Zombies have always fascinated people who have had interest in horror stories and end of the world theories. The idea of a dead man walking is something that instills fear as well as gives many an adrenaline rush. But unfortunately, or fortunately for some, we haven’t been able to create zombies and nor has nature done this noble thing,. But science has shown a lot of the end of the world theorists and horror lovers a ray of hope.
Siberia is a frozen land lying in the Tundra region of the world, famous for its vodka and its tigers, the land has always been under research by scientists as its ice hides the answers to some of the most mysterious answers in the universe.
This ice has now given us the answer to our zombie question. Excavations in Siberia have given unearthed frozen soil specimens, from which we found worms. You must be wondering, what’s so great about worms in the soil? Wait for it! The soil is dated to be more than 40,000 years old, which makes the worms that old as well. They are the Captain America of the worm world!
Also known as nematodes, these worms were frozen in the soil, 40,000 years ago in the Pleistocene era and have been revived in the 21st century. This is the first time we have revived a species that old into organisms that can eat and live again.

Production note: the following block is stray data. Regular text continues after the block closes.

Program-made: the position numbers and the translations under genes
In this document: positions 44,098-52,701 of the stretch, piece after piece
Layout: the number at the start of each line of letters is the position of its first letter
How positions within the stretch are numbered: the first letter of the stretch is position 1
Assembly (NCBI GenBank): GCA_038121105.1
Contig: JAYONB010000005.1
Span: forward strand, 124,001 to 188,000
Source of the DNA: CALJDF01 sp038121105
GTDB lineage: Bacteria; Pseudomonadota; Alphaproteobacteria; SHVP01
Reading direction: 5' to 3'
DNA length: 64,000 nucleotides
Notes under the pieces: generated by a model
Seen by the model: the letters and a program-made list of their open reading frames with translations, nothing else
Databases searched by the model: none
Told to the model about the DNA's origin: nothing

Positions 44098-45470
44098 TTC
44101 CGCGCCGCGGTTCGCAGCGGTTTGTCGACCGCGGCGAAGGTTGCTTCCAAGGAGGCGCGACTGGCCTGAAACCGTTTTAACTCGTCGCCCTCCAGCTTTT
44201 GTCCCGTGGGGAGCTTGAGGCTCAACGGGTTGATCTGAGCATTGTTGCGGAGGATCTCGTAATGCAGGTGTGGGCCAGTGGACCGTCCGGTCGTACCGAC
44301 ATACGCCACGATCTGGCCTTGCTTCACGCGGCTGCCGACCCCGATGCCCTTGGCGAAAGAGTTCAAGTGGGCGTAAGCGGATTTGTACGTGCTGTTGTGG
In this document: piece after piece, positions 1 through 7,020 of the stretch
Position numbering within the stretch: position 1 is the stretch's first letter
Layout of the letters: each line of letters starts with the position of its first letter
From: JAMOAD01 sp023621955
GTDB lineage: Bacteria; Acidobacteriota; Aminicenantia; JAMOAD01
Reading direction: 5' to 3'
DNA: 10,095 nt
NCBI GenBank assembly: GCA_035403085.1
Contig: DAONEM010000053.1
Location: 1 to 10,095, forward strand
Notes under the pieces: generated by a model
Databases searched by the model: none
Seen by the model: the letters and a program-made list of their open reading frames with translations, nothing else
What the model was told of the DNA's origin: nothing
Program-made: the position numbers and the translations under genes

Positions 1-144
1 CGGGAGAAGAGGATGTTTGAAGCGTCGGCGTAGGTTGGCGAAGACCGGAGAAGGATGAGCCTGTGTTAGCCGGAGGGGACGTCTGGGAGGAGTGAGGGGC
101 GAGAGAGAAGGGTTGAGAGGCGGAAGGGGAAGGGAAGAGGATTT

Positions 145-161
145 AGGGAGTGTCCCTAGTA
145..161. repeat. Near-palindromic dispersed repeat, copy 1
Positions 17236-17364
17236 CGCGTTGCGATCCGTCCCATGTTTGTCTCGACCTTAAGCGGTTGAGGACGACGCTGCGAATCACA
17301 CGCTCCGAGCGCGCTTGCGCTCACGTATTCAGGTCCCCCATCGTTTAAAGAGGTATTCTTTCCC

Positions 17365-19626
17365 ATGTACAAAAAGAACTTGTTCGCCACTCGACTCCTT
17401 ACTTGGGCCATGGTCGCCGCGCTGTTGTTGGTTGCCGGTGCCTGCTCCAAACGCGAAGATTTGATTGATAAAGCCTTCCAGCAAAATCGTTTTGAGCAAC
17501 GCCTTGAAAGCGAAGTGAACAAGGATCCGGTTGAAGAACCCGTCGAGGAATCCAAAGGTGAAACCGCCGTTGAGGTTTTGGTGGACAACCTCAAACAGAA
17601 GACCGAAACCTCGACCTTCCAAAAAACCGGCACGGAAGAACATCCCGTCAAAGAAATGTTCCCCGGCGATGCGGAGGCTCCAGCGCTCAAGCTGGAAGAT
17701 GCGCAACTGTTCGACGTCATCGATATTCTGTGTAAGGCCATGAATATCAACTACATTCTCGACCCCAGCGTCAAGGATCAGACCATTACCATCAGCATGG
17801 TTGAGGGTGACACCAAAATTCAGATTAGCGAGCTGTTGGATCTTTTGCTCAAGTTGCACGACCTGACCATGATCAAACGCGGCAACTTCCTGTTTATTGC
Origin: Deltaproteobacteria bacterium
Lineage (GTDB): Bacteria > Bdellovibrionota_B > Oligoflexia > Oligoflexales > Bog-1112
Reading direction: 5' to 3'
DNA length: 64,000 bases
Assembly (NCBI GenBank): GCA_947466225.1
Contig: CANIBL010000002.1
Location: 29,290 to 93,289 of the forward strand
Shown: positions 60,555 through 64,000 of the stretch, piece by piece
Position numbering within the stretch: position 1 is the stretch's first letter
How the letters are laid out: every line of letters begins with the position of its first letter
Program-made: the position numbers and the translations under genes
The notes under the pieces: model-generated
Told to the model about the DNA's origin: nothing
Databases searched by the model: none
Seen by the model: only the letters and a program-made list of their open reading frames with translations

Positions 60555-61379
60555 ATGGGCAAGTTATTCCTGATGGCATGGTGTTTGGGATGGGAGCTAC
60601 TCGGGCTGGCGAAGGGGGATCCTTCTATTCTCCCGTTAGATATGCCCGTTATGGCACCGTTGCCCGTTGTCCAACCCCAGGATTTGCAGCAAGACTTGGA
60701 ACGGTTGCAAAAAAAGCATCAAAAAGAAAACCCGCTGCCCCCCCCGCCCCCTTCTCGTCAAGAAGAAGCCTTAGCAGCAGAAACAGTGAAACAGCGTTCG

This is a huge breakthrough for science, and was completed in the laboratory of the Institute Physico-Chemical and Biological Problems of Soil Science, near Moscow. In collaboration with a team of scientists from the Princeton University, they have analyzed over 300 worms, out of which two species could be revived or were viable to live.
Though we have found organisms such as bacteria and viruses, that have survived through the ages, these nematodes are the first complex organisms to do this. They are usually only I millimeter in length, but there size is enough for science to take huge leaps forward in the field of Cryopreservation.
At History Pictures, we believe science might find all the answers to the mysteries of the universe, and also hope that we see more breakthroughs in the coming years.